A new report out today and researched in Manchester reveals the clear link between land use and public health in English cities.

The report by the Royal Institute of British Architects (RIBA), ‘City Health Check – How Design Can Save Lives and Money’ compares three major health issues: diabetes, obesity in children, and physical activity in the nine most populated cities in England – Birmingham, Bristol, Leeds,Liverpool, London, Manchester, Newcastle, Nottingham and Sheffield.

It concludes that Taxpayers could save nearly £1bn a year if people could be encouraged to walk more each week, that seventy five per cent of people in the top English cities do not meet their recommended levels of exercise and that England’s obesity epidemic could be eased if cities and towns invested in better public spaces and green infrastructure.

The healthiest local authorities in English cities have almost half the housing density and a fifth more green space than the least healthy ones.

Greater Manchester does not come out of the report in too bad a state.Birmingham and Liverpool are the worst cities for health, the former has the least physically active adults and highest number of adults with diabetes and the latter has the most obese children.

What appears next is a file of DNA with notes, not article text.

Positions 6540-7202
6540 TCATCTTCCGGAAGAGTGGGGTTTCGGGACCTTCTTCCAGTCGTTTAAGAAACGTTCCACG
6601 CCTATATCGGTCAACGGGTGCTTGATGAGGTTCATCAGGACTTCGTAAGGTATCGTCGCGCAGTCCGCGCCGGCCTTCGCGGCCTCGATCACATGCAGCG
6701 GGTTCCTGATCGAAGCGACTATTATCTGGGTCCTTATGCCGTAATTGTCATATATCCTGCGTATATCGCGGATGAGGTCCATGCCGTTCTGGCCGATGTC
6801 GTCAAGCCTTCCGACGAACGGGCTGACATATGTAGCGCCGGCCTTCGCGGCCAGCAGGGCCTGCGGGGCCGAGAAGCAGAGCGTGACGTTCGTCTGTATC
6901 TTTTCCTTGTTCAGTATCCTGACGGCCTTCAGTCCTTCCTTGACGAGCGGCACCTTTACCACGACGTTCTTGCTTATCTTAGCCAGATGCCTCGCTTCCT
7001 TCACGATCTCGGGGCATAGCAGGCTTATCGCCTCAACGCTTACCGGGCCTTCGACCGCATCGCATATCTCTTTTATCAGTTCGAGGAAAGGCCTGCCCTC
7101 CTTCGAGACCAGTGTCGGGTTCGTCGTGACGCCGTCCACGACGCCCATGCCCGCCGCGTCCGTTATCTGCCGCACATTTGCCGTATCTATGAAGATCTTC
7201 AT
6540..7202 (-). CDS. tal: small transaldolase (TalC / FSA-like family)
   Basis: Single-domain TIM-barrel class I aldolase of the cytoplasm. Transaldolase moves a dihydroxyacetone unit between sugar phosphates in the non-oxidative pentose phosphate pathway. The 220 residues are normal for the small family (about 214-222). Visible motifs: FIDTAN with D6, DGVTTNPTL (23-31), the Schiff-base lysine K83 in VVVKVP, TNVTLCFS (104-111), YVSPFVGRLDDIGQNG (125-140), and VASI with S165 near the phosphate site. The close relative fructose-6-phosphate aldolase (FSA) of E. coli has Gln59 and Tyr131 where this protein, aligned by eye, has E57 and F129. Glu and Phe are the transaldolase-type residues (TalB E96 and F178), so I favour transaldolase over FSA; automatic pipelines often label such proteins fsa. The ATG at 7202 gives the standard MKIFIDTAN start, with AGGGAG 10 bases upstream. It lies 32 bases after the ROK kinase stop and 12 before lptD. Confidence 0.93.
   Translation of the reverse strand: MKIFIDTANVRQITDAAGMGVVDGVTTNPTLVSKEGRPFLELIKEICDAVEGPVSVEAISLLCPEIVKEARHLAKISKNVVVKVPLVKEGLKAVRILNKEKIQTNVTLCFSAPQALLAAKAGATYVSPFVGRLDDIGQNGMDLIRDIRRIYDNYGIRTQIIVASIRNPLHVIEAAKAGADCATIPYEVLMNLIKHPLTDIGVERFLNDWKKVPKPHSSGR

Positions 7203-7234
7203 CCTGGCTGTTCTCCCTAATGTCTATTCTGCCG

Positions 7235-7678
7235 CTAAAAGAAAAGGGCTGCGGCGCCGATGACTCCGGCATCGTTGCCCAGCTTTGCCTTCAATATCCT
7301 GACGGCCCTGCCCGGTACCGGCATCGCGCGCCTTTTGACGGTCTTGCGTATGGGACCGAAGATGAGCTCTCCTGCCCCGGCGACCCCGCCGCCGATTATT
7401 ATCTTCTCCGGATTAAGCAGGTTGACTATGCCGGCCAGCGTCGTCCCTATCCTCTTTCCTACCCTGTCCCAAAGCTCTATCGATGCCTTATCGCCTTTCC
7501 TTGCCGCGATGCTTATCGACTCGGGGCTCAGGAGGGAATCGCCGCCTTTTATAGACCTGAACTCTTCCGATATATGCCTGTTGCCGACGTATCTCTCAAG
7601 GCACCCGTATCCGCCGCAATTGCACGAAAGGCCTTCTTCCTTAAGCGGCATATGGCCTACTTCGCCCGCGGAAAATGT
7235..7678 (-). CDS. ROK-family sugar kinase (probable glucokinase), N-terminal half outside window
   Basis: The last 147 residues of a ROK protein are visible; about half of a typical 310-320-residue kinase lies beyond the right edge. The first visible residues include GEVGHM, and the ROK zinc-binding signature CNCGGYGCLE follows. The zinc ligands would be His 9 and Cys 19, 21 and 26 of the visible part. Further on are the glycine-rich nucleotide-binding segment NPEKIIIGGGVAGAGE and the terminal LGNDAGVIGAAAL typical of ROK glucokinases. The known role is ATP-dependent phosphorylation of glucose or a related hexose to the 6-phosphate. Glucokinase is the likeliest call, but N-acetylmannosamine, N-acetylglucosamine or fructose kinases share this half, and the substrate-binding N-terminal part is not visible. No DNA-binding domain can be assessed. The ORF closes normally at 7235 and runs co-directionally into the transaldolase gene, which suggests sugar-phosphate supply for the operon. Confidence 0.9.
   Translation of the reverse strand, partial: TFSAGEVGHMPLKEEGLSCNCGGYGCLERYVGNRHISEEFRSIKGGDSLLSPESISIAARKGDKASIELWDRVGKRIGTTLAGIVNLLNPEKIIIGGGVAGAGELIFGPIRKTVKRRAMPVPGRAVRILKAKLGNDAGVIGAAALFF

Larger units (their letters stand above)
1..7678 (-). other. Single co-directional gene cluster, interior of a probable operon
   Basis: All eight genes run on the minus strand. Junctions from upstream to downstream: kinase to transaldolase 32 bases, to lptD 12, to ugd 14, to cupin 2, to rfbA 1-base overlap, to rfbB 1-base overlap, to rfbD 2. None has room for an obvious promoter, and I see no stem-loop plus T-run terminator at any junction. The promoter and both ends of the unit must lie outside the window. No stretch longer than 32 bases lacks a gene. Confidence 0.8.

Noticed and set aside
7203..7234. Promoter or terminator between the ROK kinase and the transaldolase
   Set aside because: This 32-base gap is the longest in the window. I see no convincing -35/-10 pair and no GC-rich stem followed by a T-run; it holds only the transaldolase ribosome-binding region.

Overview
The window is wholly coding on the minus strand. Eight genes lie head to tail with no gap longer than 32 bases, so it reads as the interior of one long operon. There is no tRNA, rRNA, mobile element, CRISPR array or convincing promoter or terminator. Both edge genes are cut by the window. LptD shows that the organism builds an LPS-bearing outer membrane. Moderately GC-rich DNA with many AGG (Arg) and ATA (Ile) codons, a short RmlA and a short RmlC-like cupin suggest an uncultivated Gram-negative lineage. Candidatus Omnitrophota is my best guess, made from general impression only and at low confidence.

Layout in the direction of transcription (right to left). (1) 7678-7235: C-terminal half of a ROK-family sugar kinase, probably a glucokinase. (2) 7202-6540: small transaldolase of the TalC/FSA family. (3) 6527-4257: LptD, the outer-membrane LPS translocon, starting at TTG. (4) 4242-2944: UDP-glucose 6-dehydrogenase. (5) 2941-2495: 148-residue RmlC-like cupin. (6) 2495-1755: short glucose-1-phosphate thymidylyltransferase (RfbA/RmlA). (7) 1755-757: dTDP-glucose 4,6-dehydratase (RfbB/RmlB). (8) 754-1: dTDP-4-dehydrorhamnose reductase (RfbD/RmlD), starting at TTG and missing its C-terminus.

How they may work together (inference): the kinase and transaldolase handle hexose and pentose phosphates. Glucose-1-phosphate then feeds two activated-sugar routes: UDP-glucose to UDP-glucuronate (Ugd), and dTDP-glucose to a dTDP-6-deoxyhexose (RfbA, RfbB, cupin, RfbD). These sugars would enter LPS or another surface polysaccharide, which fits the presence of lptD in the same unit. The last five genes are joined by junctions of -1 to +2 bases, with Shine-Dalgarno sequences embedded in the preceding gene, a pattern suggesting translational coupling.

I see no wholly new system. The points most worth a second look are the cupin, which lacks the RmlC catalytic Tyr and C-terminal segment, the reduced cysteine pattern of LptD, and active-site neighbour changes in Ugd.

Adults in Leeds are the most active out of the nine largest English cities; Bristol can boast the lowest number of adults with diabetes and obese children and the worst performing local authorities with the least physically active adults (parts of Birmingham, London and Newcastle) have twice the housing density and twenty per cent less green space than the best performing local authorities (parts of London, Sheffield, Manchester & Newcastle).

Manchester, says the report, has the highest level of reported self activity with two thirds of respondents saying that they failed to meet the recommended level of exercise.Residents said they wanted safer and more attractive streets to encourage them to walk more.

Nationally, the most common changes that people said would encourage them to walk more often were: if pathways were designed to be safer (24%) and parks and green spaces were more attractive (23%). This shows that it is the quality, not quantity of streets and parks that will encourage people in English cities to walk more.

England’s cities are home to more than half the country’s population and across the country walking trips have fallen by 27% over the last 15 years. In 2013 responsibility for public health was handed over from central Government to local authorities across England; the change of responsibility raises the possibility that real changes could be applied at a local level to improve our health says the report’s authors.

Commenting on the report, RIBA President Stephen Hodder said:

“At a time of austerity and increased concern with physical and mental wellbeing, it’s shocking to discover that just by making public health a priority when planning cities, we can save the country upwards of £1bn annually though reduced obesity-related healthcare costs.With responsibility for public healthcare devolved now from central Government to local authorities, it’s vital that planners and developers take the lead and ensure healthier cities.Local authority planning decisions have complex impacts on a local population’s health and wellbeing. RIBA’s report makes recommendations for decision makers at local and national levels on how to address the serious health crises English cities are facing.


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